Bassist Anissa Rodriquez has left the band, so it looks like this is her last appearance. The heavy bass lines come and go, sometimes providing extra punch. In the midst of a processed and distorted sound, it adds some crunch and power. During the softer moments the bassist plays lighter, but is often second in dominance to the vocalist. The ninth number, Letting Go, commences with gentle guitar picking. The bass notes are softly plucked, with a light drum roll in the background. Alexia sings her lines with a humble consistency, which is similar to nineties grunge artists. “Do you feel like the world turned its back on you?” “Like no one hears what you say, pouring your heart into everything that you do.” Then the stringed instruments kick in with heavier notes, that are played at a faster tempo. The drummer picks up with harder intensity and yields some quick drum rolls. The vocalist sings out with higher notes, which are enhanced by delicate back up choruses.

The final song, Who We Used to Be, begins with light guitar picking. Alexia sings with a semi sweet style, similar to Courtney Love. “Shut the door so I can breathe.” “I never told you to go.” Then suddenly the drums are beaten harder and is joined with heavy bass chugging. The highly distorted guitar is strummed with some suspended chords, as the intensity builds up. The vocalist sings out her lines with high notes, in a very emotional fashion. “Hold on to all of the memories.” “I still believe in who we used to be.” These lyrics might be an ode about Anissa’s decision to leave the band. Caleb Clifton is a high quality drummer and joined the band in two thousand six. He performs with vitality, using shuffling beat tone patterns and fluttering successions. His presence doesn’t dominate the music, but he does pound harder during the heavier interludes. Sometimes he contributes short blast beats and artistic drum rolls.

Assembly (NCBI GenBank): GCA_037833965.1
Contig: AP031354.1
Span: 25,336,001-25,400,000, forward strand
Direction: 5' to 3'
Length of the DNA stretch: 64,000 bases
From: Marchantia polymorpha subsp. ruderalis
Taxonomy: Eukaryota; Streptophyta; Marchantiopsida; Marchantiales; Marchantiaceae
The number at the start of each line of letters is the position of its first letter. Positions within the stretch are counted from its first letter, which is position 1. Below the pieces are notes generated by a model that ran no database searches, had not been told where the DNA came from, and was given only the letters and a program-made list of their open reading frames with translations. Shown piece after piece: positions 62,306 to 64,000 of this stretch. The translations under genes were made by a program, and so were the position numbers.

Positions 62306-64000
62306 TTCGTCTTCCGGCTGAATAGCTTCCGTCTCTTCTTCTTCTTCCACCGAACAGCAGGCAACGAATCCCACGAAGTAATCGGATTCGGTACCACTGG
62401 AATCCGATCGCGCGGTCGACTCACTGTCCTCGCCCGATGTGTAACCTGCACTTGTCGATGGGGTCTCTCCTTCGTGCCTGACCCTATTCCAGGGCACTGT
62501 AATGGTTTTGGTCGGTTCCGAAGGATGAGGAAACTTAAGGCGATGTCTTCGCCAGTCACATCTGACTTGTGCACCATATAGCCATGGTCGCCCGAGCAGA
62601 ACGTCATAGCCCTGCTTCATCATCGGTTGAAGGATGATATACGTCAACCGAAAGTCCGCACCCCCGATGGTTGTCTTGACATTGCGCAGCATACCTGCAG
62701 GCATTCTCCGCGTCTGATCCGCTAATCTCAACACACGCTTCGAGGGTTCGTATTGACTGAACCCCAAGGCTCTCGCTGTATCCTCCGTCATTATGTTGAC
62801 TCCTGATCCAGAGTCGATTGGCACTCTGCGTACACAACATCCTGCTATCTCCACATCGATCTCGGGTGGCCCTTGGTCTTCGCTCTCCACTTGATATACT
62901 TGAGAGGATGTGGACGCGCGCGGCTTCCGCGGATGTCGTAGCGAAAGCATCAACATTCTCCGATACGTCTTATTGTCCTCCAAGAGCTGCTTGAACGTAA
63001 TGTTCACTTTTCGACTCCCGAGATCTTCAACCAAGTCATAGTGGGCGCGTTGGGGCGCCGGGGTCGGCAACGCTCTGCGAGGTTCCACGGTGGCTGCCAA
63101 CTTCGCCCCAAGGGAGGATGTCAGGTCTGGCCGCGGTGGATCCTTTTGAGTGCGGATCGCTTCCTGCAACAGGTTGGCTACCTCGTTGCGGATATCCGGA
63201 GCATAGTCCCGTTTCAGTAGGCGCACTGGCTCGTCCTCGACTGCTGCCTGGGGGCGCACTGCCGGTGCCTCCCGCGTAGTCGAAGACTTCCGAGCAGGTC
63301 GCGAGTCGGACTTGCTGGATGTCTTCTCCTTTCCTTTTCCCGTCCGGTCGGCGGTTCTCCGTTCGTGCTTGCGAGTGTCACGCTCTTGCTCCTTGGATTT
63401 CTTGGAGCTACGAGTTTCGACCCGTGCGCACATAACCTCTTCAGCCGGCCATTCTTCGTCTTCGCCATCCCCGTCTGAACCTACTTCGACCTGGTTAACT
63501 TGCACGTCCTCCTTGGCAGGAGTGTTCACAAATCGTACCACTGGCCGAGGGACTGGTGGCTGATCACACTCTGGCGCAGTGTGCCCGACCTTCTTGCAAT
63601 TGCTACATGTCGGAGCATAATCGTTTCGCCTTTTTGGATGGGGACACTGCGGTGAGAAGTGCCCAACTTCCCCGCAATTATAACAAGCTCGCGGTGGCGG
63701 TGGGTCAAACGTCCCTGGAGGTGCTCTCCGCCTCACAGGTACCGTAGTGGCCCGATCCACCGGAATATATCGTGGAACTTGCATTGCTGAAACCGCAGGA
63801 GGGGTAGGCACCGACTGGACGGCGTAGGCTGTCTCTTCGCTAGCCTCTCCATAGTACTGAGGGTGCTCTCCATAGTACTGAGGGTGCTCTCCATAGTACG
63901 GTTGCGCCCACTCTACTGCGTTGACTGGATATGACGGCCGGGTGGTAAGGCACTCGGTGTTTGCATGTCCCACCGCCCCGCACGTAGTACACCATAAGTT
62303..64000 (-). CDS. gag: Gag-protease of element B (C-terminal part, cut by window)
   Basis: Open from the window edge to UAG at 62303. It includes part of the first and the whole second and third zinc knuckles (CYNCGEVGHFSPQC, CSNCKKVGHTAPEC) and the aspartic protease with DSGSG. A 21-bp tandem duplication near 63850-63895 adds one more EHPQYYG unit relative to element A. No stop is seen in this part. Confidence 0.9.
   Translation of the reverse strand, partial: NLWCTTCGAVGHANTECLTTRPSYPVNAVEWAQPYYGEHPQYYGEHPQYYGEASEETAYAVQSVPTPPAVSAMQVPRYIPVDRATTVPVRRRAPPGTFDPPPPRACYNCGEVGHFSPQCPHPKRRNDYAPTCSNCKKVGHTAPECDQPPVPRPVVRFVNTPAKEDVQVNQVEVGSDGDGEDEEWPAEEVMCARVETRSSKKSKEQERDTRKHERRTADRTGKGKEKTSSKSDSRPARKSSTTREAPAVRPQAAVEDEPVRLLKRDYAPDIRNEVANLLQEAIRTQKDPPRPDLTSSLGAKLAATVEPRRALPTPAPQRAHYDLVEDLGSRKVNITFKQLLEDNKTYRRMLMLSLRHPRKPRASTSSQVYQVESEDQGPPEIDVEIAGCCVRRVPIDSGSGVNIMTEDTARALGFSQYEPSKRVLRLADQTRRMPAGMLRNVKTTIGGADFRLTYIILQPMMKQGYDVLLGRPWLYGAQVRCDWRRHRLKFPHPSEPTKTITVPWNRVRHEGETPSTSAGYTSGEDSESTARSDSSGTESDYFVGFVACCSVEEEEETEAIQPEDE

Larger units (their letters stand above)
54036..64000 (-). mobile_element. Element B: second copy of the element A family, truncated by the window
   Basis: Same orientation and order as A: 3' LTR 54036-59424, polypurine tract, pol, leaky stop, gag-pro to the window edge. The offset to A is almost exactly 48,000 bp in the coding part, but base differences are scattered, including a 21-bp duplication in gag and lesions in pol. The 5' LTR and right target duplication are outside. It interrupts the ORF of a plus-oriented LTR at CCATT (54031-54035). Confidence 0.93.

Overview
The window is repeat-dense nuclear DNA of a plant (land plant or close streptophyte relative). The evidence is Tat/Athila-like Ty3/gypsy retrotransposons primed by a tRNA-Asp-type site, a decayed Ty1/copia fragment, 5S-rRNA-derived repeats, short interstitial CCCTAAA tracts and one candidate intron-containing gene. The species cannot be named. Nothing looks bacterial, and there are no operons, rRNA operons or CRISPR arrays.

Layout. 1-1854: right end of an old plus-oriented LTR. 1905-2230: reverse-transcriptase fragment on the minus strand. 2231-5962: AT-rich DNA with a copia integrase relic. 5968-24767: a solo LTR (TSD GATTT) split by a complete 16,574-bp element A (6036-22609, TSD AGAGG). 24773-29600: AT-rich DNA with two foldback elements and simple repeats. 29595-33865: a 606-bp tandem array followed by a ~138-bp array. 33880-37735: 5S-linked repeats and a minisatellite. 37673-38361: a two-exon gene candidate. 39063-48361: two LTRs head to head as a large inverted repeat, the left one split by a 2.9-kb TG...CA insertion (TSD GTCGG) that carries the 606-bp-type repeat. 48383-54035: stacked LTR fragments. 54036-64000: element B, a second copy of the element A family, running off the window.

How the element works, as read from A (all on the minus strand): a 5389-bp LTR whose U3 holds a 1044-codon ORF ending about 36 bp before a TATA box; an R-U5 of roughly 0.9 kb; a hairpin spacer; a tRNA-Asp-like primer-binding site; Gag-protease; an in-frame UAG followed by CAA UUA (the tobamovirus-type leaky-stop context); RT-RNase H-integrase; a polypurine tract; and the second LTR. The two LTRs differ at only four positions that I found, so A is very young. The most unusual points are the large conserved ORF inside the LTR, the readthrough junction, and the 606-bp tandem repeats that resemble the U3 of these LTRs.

Alexia gives a decent clear voice performance, but the grim vocals are absent and the guitar riffs aren’t as explosive as they were in the past. Yet there weren’t any boring acoustic ballads, like on their previous album. It’s heavy enough throughout, but the dynamic drive is gone. Their self titled album sounds processed with synthesizer music. Some of the songs are overly dramatic and don’t rock out so good. Overall it was tame, mild mannered and FM radio friendly. There are a lot of alternative metal textures, but they don’t push it too far. Masks was a far better album, but this recent offering is probably as good as White Lotus. They deserve some credit for their diversity. Since they don’t follow the same formula on all of their releases, like some bands do.